In this case, a mix of special interest politics and concern that energy use in the U.S. is producing too much greenhouse gas emissions resulted in needless regulations and mandates. The CFL mandate, rather than being an innovation valued in the marketplace, will result in consumers being forced to accept a product they do not want.
The other common cry for almost any energy mandate is that it would improve America’s energy security and this nation will rely less on foreign sources of energy. But the impact of banning the traditional bulb on energy security will be negligible, since electricity comes almost entirely from secure domestic sources, such as coal. Petroleum generates approximately 1 percent of domestic electricity.
A Slippery Slope Attacking Consumer Choice
The attack on the incandescent bulb is just one item in a laundry list of government regulations and mandates attempting to promote conservation. Energy efficiency standards already exist for vehicles, appliances, and buildings, and recently introduced legislation calls on the Secretary of Energy to identify additional appliances and equipment that “have significant national energy savings potential” to be included for future performance standard mandates.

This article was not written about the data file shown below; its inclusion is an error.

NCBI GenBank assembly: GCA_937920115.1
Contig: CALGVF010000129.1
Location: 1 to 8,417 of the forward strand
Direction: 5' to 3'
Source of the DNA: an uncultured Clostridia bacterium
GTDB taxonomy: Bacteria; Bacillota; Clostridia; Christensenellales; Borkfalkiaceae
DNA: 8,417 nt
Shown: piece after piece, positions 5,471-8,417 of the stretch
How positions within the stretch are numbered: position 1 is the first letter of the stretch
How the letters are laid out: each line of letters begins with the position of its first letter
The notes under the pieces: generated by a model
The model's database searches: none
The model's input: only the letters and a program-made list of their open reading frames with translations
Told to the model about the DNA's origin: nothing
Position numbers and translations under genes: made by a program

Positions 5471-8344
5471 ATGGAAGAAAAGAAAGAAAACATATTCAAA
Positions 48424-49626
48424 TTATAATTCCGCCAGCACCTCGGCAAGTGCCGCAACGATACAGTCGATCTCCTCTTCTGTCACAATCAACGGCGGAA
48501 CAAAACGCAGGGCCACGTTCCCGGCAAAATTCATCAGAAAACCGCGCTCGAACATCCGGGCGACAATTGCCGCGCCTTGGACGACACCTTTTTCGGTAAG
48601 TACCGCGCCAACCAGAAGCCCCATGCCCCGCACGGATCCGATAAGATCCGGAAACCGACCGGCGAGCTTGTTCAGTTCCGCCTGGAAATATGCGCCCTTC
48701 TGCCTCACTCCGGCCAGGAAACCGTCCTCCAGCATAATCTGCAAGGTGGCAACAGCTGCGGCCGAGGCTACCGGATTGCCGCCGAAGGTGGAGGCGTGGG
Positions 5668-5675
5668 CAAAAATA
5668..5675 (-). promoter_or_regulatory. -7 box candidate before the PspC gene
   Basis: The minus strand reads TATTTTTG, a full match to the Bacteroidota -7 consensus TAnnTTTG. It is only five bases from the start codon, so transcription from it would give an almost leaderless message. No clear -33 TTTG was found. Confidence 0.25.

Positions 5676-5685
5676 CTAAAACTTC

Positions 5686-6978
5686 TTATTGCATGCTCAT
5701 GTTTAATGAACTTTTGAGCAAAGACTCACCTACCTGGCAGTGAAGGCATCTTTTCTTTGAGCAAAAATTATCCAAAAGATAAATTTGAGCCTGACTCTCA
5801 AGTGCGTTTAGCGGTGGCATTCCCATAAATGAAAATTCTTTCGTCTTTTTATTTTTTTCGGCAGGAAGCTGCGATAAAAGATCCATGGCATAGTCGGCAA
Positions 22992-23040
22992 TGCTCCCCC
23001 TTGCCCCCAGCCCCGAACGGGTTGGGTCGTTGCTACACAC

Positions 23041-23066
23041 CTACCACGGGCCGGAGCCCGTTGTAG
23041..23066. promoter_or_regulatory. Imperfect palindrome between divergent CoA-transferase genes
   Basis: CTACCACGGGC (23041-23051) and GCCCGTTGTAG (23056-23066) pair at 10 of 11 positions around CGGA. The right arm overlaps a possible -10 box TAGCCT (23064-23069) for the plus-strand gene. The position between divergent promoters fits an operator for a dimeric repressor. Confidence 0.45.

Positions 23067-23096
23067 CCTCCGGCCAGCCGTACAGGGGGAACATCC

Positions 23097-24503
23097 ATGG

All of these mandates have unintended consequences that their advocates fail to foresee, including increased energy use. If consumers want a product, the market is capable of providing it.
When the government picks winners and losers, it reduces the incentive for companies to innovate and increases the incentive for companies to lobby the government for special handouts and protections. When the government creates specific mandates and regulations, it purposely narrows the path businesses can take. These policies distort normal market forces and encourage government dependence.
Repeal the Bulb Ban, but Do Not Stop There
Repealing the bulb ban would reverse what has been a long regulatory attack on the American consumer. Producers and consumers do not need government mandates and subsidies to be more energy efficient. If being energy efficient saves consumers money or reduces costs for businesses, they do not need the government mandates or the taxpayers’ help.
Nicolas D. Loris is a Research Associate in the Thomas A. Roe Institute for Economic Policy Studies at The Heritage Foundation.